Heavier arrows, of course, produce the opposite effect: arrow speed slows down and bow efficiency goes up. The reduced speed (velocity) has a negative affect on impact energy, BUT that reduction in the velocity variable of the kinetic energy formula is offset by the increase in arrow weight (mass). Heavier arrows will always impact with more energy than lighter arrows regardless of the distance to the target. Is the offset enough to improve penetration? That’s where the math comes in. Without getting all scientific, know that speed isn’t the final arbiter of penetration, and that lightweight setups are the enemy of penetration—it’s a balance of weight and mass that combines for ideal penetration, all things being equal.
All things, though, aren’t equal. This is where friction comes onto the scene.
Friction reduces speed during arrow flight and influences arrow penetration into big-game animals in three ways. The first has to do with the actual diameter of the shaft. The larger the shaft diameter, the more surface area there is to slow the arrow down as it moves through the air. This is the friction along the length of the shaft as it “punches” through the atmosphere. Call this linear friction, and it means a loss of impact energy when the arrow reaches the target.
Second, the bigger the shaft diameter the more crosswind friction will move the arrow away from your intended point-of-impact. It will also steal a tiny amount of speed. Again, penetration suffers.
Finally, there is the friction coefficient of the shaft as it enters and passes through an animal. This is related to the outside dimension of the shaft (the greater the surface area the greater the friction) as well as the relative lubricity of the shaft finish (the coarser the finish the greater the friction).
As you can see, while maximum penetration is the primary objective of the ethical bowhunter, meeting that objective requires us to consider a plethora of variables. In the end, a maximum-penetration shaft won’t be the lightest or the heaviest shaft, but an equitable balance between the two (consider something in the 10 to 16 grains-per-inch range). A good-penetrating and accurate shaft should also not be overly thick to minimize crosswind and lateral friction as it travels downrange. This is especially critical if you are a Western bowhunter routinely shooting in the 40-yards-plus zone. Remember that sufficiently weighted small-diameter shafts also promote penetration by reducing friction as they pass through tough hide, bone and internal organs. Finally, a slick finish is another asset for penetration, utilizing the inherent lubricity of an animal’s body fluids to help the shaft speed along to the exit side.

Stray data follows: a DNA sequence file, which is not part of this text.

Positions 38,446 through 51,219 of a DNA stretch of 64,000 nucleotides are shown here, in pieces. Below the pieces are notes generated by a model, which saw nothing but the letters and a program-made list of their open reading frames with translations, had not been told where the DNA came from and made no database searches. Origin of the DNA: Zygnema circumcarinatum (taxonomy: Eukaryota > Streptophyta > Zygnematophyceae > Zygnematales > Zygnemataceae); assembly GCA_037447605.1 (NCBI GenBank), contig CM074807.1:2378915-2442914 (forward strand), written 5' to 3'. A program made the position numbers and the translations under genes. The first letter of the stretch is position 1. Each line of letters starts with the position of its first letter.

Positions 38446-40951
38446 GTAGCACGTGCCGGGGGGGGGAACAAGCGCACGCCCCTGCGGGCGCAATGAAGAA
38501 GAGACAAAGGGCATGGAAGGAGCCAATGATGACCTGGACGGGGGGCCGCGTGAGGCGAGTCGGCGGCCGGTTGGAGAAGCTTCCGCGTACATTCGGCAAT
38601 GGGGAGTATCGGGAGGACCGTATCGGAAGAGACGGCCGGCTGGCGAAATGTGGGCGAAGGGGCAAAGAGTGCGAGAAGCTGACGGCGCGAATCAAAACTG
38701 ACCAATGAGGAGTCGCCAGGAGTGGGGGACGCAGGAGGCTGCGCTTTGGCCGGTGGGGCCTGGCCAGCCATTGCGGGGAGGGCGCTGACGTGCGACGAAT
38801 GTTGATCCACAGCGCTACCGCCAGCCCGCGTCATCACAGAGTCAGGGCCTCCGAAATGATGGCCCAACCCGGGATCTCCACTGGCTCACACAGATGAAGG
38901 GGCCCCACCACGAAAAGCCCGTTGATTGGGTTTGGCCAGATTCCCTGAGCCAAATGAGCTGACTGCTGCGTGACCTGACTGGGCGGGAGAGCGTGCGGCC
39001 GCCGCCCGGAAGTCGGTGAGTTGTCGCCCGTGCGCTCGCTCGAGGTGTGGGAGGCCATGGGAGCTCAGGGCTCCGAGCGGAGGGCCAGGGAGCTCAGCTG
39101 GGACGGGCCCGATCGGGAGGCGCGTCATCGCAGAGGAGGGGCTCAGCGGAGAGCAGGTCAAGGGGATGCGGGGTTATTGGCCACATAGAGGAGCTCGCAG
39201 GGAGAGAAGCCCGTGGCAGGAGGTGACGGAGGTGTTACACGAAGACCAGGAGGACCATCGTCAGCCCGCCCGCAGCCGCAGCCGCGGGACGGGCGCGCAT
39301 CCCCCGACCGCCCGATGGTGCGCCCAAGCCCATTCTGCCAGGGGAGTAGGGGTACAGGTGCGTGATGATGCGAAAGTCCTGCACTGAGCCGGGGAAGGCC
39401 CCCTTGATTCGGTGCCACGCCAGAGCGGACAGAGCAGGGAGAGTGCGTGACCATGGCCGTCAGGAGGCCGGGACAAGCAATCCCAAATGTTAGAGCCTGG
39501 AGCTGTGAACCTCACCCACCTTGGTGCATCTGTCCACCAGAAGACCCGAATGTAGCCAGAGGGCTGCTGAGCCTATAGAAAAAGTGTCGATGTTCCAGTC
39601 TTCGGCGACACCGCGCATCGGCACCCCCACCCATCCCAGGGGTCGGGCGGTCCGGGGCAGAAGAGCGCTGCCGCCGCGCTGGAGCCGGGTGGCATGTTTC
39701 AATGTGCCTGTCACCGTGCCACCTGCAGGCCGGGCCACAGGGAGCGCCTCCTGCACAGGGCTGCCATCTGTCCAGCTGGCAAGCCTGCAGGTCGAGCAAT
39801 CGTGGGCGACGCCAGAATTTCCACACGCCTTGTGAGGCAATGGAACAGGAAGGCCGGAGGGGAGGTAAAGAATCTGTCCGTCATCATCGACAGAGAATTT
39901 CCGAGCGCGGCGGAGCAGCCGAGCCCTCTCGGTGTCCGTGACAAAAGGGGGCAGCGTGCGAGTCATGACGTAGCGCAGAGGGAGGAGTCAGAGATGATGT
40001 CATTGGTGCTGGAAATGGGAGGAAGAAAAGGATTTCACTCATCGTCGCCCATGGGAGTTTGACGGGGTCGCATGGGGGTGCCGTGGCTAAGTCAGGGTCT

So, now we are back in the archery pro shop or sporting goods store, trying to find a dozen shafts to buy. We want to locate a set in the 10 to 16 GPI range that is as thin as we can get, correctly spined for our bow’s draw weight and length, and boasts a super-slick finish. Granted, it’s not the easiest combination to find, but the closest that we’ve come to this ideal is Easton’s FMJ series shafts.
“FMJ” stands for Full Metal Jacket, and being from Easton, you can guess that the jacket is an aluminum alloy. Bonded to the inside of the aluminum tube is a carbon core.
The concept of the FMJ series arrows is to give bowhunters the strength and resilience carbon arrows offer in smaller diameters but with the low friction co-efficient and precision of aluminum arrows to deliver unrivaled penetration and accuracy. In short, the FMJ addresses all of the variables that we’ve discussed that affect penetration, and wraps them up in a single platform.
There are several FMJ models offered, from the 6mm reduced-diameter FMJ and the 5mm FMJ Camo Hunter (remember that color?) down to the micro-diameter 4mm FMJ Deep Six—perhaps the pinnacle shaft for open-range Western bowhunting, where crosswind is almost always a guarantee. And for the rising tide of traditional bowhunters, the FMJs present the optimal recipe because they offer the straightness and durability of carbon, with the added weight and reduced friction of small-diameter aluminum. Again, they make good on that optimal balance of weight and speed that’s so critical for maximum penetration on big game.
Finding the right arrow that fits your needs, hunting style and budget is no easy task when dealer shelves present you with so many options. So, rather than play pin the tail on the donkey and hope that you make the right choice, try taking a different approach this season. Remember that penetration is king in the bowhunting world. That means looking for shafts that balance weight and speed for maximum downrange kinetic energy, and are built with considerations for friction reduction to further promote penetration. Get that combination dialed in and the rest is up to you.